At the bank drive up window yesterday, after deposit is made, the teller cheerfully tells me, “Have a Happy Thanksgiving!” I smile, return her greeting. And think: it’s funny how saying “Merry Christmas” has become a political statement in recent years, replaced by the careful politically correct “Happy Holidays.” But such ridiculousness has not yet hit Thanksgiving.


Despite the fact that stores are opening early, that the god of mammon threatens to overthrow it, Thanksgiving is the one holiday fully Christian, yet fully inclusive of all faiths. Anyone can be grateful.

It is a day to be thankful. Which begs the question, whom are we thanking?

Gratitude without an object is hollow. If we feel grateful but don’t believe the blessings came from somewhere, we miss out on the best part of Thanksgiving–seeing the joy of the giver.

Have you ever given someone a gift that hit the mark exactly? That delighted them? The unexpected blessing is that you get such a kick out of seeing their delight. To give a good gift brings the giver as much joy as the recipient.

Picture the best moment of that in your life: the time you gave someone a gift they weren’t expecting but you knew they wanted. The time you received a generous and just at the right time gift.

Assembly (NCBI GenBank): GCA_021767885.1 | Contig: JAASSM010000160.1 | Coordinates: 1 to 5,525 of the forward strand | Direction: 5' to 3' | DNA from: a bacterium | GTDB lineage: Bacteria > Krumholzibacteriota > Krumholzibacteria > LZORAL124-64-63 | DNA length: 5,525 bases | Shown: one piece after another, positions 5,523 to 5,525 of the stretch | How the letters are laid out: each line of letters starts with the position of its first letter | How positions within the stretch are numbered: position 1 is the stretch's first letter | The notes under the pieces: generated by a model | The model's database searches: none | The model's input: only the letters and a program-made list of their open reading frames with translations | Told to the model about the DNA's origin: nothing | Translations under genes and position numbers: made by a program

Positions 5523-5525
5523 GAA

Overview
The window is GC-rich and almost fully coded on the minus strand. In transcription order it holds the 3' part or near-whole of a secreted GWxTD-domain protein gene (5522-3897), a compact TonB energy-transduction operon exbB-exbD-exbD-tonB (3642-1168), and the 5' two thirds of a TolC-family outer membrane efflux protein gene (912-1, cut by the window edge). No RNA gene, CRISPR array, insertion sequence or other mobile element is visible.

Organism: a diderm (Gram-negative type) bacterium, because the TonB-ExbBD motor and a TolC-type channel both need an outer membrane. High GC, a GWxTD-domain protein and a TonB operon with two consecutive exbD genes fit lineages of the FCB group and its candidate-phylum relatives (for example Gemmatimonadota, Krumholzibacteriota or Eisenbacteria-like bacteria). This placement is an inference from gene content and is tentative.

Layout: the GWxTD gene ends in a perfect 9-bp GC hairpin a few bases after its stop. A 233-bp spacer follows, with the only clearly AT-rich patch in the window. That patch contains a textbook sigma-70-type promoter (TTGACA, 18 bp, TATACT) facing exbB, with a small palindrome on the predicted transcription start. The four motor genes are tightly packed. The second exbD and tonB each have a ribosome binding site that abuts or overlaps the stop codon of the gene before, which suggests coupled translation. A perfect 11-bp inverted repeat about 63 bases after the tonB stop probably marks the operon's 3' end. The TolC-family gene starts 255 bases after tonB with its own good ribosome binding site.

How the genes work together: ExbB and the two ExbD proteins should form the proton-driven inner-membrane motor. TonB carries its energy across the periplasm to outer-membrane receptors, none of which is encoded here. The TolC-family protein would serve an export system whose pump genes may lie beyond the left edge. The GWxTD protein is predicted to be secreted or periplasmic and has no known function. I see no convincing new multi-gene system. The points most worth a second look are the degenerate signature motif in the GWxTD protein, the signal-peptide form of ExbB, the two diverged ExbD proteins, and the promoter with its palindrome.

The giver, knowing they’ve not only met a need but simply delighted the recipient, feels joy and a certain satisfaction. Some people love giving gifts. God is that kind of person–who delights in being generous.

Could it be that God feels such delight? Could it be that God actually has fun giving us good things? (Even if that good thing is strength to bear our difficulties?)

Tomorrow is Thanksgiving. And in this day, hidden in the simple and small things, is an opportunity to wonder at the character of God. Take time to say thank you, to think about ways you are blessed (even if you are in a season of pain or struggle). Don’t do it for yourself. While gratitude transforms us, banishes our fear, helps us to be happier–if we are only grateful for our own sake, we’re living selfish. And we’re missing out on the best part.

Tomorrow, be grateful as an act of worship, as a way to make God smile, to bless him, to bring delight to the Giver of all good things. Consider, prayerfully, how much fun God is having blessing you.

What are you grateful this Thanksgiving? How does seeing God as someone who enjoys being generous change your perspective?